CARICOM Heads urge Guyana to pass AML Bill


[] – Heads of Government of the Caribbean Community (CARICOM) at their 25th Inter-Sessional Meeting in Kingstown, St Vincent and the Grenadines have issued a call for Guyana to pass the Anti-Money Laundering and Countering the Financing of Terrorism (Amendment) Bill currently in a Special Select Committee of the National Assembly.

ParliamentAccording to the Government Information Agency, the Heads discussed the impasse in Guyana in caucus on Tuesday (March 11) and agreed that the non-passage of this piece of legislation will have devastating economic impacts, not only for Guyana, but the rest of the region, if Guyana is blacklisted internationally.

The meeting is expected to issue a statement calling for a resolution to the issue.

“The meeting noted with dismay, the fact that Guyana has been unable to pass the bill which incorporates the recommendations of the Caribbean Financial Action Task Force (CFATF). The meeting noted the implications it will have for Guyana, the Guyanese economy, the people of Guyana, and more importantly regional integration and the complications that will arise in the region should Guyana be blacklisted. The meeting decided to issue a statement calling on the relevant parties to pass the legislation with dispatch because of the complexity and the problems that will arise in the region and economic and financial activity,” Attorney General and Minister of Legal Affairs Anil Nandlall, who participated in the meeting told the Agency.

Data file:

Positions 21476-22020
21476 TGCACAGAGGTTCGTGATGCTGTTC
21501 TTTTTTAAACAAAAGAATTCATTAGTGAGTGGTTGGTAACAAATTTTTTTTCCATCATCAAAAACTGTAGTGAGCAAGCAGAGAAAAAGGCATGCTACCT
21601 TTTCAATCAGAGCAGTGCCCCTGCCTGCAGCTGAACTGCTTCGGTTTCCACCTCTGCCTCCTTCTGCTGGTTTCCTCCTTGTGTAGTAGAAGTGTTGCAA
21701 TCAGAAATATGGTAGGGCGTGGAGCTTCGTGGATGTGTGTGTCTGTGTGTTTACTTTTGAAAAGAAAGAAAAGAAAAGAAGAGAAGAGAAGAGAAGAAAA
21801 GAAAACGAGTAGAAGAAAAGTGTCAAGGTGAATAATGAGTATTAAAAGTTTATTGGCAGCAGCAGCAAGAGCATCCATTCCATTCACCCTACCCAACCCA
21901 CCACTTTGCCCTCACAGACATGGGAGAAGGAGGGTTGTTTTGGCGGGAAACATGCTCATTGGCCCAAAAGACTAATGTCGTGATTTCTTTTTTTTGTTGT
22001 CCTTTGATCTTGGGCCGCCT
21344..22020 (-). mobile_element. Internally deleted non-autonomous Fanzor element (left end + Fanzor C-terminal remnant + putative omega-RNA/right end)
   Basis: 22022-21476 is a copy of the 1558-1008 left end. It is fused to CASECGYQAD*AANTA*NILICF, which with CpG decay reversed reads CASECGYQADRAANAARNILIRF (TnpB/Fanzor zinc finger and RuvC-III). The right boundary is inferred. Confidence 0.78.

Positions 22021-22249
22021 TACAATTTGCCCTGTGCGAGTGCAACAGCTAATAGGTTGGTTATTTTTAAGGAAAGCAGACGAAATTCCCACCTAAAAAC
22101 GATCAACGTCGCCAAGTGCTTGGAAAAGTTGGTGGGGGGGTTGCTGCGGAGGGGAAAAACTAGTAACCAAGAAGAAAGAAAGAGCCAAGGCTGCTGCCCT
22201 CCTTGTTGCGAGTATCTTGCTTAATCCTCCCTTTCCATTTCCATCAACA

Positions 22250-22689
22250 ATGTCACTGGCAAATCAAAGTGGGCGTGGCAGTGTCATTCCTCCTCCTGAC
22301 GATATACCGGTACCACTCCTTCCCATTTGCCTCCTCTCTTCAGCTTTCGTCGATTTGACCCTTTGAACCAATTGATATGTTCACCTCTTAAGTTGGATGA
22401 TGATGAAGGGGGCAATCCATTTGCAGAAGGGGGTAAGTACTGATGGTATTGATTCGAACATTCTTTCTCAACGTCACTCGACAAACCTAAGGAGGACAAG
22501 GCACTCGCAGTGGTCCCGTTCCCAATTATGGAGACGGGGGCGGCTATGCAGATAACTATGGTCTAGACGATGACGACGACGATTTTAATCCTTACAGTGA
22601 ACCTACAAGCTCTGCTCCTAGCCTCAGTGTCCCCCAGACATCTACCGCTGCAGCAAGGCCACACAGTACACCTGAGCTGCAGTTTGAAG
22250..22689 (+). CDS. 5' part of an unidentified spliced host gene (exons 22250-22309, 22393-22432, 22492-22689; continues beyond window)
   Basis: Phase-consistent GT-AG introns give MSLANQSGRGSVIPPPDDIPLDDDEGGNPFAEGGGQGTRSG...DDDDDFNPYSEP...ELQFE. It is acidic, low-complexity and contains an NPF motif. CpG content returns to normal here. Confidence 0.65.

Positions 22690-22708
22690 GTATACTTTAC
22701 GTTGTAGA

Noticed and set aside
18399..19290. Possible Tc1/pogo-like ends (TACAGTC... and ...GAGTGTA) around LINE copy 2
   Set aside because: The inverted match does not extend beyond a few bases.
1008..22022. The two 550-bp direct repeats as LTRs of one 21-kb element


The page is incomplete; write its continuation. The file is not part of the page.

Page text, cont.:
On March 7, Barbados’ Prime Minister Freundel Stuart wrote to President Donald Ramotar, expressing concerns over the non-passage of the bill and its implications to the Caribbean.

“Without any doubt, this situation and the threatened action by CFATF will affect Guyana and the entire Caribbean region, and will negatively impact the well-being of our people. I trust that during our inter-sessional meeting we will be able to discuss this matter in caucus, and see what other action we can take as a group to assist Guyana at this juncture,” Prime Minister Stuart had said in his letter to President Ramotar.

Guyana on February 28 last, missed a second CFATF deadline to pass the legislation. In November, it failed to meet the first time limit after the opposition used their one-seat majority in the National Assembly to vote down the bill, which led to the country being blacklisted at the regional level.




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